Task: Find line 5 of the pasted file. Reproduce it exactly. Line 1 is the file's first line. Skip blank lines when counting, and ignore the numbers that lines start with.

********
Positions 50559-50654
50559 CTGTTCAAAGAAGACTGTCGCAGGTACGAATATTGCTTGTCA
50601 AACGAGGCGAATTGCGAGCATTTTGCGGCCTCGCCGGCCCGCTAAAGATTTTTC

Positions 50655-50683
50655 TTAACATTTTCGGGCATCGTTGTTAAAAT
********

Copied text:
50655 TTAACATTTTCGGGCATCGTTGTTAAAAT